YOUNG people excluded from mainstream education are to benefit from a new collaboration between health services and two alternative provision schools run by a major academy chain.
A team of psychotherapists, clinical and educational psychologists are working within the two Yorkshire schools to help pupils with mental health and emotional issues. The Northern School of Child and Adolescent Psychotherapy Clinical Services (NSCAP), part of the Leeds and York Partnership NHS Foundation Trust, is providing and managing a central team of highly specialist clinicians.
The two alternative provision free schools are Elland Academy, in Leeds, and St Wilfrids Academy in Doncaster. They were set up last year by the School Partnership Trust Academies (SPTA) chain. The schools take on pupils who are referred from other SPTA schools.
Sir Paul Edwards, SPTA’s chief executive said: “Too often in the past, some young people have been excluded from school and discarded by society, Much of the alternative provision has been inadequate and, as a result, many young people have felt they have failed. Society has had to deal with the consequences, such as through health services or, in some cases, the criminal justice system. This unique partnership aims to give our vulnerable young people a chance, providing a more effective education that deals with their sometimes very complex needs.” Chris Butler, the chief executive of the Leeds and York Partnership NHS Trust said : “Our hope is that it is not just successful here but is a project that can be replicated across the country. The dedicated team are determined to make their experience count and are committed to providing a high quality specialist service to improve the life chances of some of our most vulnerable young people.”
Lynda Ellis, NSCAP’s clinical director, has been at the forefront of the partnership. She said: “The launch is the culmination of a period of focussed and integrated work between our organisations as well as the beginning of a step-change in addressing the emotional needs and behavioural communication of children and young people in an educational setting.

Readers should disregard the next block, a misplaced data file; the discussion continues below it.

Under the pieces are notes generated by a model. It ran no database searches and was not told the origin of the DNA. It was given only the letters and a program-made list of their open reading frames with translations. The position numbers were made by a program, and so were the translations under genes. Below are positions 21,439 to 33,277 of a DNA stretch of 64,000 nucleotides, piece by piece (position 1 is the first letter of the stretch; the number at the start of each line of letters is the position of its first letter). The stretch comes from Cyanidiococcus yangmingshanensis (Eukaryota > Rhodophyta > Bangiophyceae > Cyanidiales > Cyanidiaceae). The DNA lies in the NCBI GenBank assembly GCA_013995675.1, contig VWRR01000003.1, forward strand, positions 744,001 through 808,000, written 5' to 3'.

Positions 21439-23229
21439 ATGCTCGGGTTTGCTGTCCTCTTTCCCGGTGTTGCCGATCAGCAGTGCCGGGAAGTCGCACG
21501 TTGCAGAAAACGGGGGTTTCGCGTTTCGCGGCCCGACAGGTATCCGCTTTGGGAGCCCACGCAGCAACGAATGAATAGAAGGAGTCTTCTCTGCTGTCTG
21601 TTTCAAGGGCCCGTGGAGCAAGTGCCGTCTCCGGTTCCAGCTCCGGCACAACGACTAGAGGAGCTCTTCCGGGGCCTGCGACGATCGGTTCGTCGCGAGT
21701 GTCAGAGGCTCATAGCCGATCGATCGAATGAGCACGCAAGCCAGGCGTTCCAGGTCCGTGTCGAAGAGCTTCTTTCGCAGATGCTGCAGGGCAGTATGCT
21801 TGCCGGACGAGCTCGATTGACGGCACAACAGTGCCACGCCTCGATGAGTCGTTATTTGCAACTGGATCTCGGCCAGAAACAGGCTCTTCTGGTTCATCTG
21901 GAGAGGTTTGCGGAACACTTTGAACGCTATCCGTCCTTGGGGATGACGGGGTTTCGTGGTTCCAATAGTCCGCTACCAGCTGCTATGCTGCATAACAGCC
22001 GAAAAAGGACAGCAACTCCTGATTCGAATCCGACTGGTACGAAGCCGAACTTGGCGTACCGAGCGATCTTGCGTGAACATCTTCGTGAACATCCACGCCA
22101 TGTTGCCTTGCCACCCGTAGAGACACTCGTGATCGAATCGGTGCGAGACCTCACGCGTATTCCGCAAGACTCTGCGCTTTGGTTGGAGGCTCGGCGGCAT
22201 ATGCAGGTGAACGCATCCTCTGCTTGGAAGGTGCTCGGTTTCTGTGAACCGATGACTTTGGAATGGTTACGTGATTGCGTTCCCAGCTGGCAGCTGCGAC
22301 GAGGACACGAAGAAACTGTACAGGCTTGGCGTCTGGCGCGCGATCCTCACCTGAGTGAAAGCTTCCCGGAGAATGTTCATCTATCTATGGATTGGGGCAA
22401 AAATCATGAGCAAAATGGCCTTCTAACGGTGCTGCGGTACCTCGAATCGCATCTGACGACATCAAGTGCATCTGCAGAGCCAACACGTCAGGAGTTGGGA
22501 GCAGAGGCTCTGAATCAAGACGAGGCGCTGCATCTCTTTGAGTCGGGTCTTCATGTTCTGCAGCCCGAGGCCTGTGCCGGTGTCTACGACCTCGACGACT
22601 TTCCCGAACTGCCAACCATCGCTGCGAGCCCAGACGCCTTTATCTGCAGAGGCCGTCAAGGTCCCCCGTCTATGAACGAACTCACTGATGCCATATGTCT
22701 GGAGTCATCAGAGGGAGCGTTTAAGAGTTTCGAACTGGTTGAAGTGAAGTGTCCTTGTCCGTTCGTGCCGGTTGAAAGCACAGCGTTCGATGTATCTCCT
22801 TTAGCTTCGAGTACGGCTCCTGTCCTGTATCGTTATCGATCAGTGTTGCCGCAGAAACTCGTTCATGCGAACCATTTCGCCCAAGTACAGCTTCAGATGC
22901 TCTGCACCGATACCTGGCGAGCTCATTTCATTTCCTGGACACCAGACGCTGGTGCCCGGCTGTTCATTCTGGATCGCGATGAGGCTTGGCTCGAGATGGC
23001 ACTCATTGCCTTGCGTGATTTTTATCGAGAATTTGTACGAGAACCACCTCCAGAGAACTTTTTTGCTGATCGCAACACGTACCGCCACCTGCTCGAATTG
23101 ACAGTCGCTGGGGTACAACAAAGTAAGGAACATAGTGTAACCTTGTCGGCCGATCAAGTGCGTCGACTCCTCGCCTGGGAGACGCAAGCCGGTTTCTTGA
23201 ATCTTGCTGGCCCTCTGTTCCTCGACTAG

“Our offer includes work with parents/carers alongside the continuing professional development of the SPTA colleagues.
Elland Academy head teacher Alice Ngondi said: “It is really, really positive and the impact will be felt across a wide community of people. The academy’s real strength is its unique group of staff who love and care for the children. We’ve also done really well with the constant communication between school and home.”
“The clinicians have fitted in very quickly, supporting and adding to what we do.”
Students Kenyon Stocks, 15 and Ryan Cordingley,13, have moved to Elland after issues at mainstream schools.
Kenyon, who wants to be a chef, said: “I like school. Catering is one of my favourite lessons. I like being here. It’s a happy environment.”
Ryan added: “I like the support from the teachers I get at this school and the little classes.
“I’d like to do something with animals when I’m older. In ICT, I’m doing a magazine on how to look after animals. I really enjoy it.”
The SPTA opened three alternative provision free schools in 2014 but one of them - Dawes Lane Academy - closed after a year after failing to secure a permanent home in Scunthorpe.